MN: Many athletic coaches wish they could motivate players better. Any not-obvious tips?
JM: First, as I just implied, the athlete is best motivated from within. Motivation is not like an outboard motor attached to the player’s outside. The motor must reside deep within.
Having said that, good coach behavior can help.:
Be relatively tough but not overtrain athletes.
Make the effort to relate humanly to players, include pre-season bonding sessions far from the training center.
Keep practice interesting, for example, by varying routines.
Let players have input into practices’ structure and even in decision-making during a game. But the coach must have final say. Anarchy rarely leads to success.
MN: There are psychological issues in recovering from an injury. What can help?
JM: Injured athletes in team sports are often ignored and isolated from the team. That isolation on top of the physical pain can make the injured athlete feel sad, anxious, and even abuse substances. The athlete and team members and, if available, a sports psychologist, should stay close and listen well to what the injured athlete is feeling. Relaxation with imagery can also help with pain and attitude. Short-term goals often keep things moving along smoothly.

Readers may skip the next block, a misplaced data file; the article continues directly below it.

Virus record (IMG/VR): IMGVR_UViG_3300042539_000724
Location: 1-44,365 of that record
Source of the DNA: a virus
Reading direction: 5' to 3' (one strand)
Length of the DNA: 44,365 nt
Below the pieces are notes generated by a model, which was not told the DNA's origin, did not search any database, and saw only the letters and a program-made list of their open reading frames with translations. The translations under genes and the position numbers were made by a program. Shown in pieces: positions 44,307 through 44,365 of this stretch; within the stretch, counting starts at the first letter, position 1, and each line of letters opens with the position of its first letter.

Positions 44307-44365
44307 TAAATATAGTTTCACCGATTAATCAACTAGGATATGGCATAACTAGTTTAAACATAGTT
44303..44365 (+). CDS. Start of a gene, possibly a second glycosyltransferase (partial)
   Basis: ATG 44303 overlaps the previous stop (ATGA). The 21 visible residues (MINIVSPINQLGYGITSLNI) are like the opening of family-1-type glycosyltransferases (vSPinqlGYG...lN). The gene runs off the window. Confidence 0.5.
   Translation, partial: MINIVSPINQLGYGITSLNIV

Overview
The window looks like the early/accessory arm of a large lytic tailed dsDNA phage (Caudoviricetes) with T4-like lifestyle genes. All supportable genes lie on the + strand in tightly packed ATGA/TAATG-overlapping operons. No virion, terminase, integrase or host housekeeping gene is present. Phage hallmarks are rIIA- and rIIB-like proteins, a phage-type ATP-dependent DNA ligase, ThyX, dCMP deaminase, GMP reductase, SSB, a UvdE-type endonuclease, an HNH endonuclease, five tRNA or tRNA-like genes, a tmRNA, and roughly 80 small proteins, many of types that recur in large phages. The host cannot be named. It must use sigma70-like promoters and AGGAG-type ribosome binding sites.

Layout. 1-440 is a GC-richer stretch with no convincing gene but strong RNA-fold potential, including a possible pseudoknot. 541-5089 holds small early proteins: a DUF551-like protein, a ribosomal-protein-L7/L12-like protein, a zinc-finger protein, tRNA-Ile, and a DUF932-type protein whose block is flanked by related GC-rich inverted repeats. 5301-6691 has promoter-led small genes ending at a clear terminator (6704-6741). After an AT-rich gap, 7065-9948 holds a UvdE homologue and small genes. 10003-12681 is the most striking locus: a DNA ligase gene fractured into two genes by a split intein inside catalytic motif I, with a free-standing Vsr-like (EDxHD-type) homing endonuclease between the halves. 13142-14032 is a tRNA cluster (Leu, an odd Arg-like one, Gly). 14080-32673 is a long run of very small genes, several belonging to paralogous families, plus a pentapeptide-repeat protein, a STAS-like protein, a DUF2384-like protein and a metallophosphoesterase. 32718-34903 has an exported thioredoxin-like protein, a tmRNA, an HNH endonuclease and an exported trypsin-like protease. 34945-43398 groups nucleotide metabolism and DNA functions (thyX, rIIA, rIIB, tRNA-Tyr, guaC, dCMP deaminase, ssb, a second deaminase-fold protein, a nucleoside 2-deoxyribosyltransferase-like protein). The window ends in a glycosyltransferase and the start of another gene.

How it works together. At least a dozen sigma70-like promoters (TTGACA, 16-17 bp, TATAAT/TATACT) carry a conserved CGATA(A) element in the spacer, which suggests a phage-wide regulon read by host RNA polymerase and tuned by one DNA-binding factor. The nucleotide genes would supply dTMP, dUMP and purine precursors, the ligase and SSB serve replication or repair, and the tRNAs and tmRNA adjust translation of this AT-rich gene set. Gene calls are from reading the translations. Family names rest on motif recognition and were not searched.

MN: Especially as they get older, many athletes (and of course non-athletes) gain weight. How do you try to address that?
JM: I use athletes’ own psychology by turning weight control into a sport with a daily challenge.
MN: Many college and pro athletes must do media interviews. Any tips?
JM: Without scripting, they should play-out their answers to likely questions and think about the kind of impression they want to make. It’s always safe to think team-first and to give earned praise to coaches and teammates. Try to be natural and have a little sense of humor—but just a little.
MN: You yourself have done many print and TV interviews. Tips?
JM: Rather than thinking that a million people are in the audience, I just focus on the interviewer and the question. Another thing: Don’t over-prepare. Sure, if you need to bone up on content, fine. But overall, it’s better to pretend you just met the interviewer in a coffee shop and roll with the interview.
MN: You developed a system for rating mental performance in football. What are its key items?
JM: There are about a dozen factors but key is how they perform at critical moments, like 3rd or 4th downs, how they respond after a bad play, and how rarely they make mental errors such as a careless penalty.
MN: What’s next for John Murray?
JM: Continuing to refine that Mental Performance Index for use in predicting a game’s winner. I’d also love to help an NFL team or two win a Super Bowl. That would be the icing on a cake I’m already grateful for.
Marty Nemko’s bio is in Wikipedia. His new book, his 8th, is The Best of Marty Nemko. I hope you have enjoyed this special feature from Psychology Today and the world of sports psychology.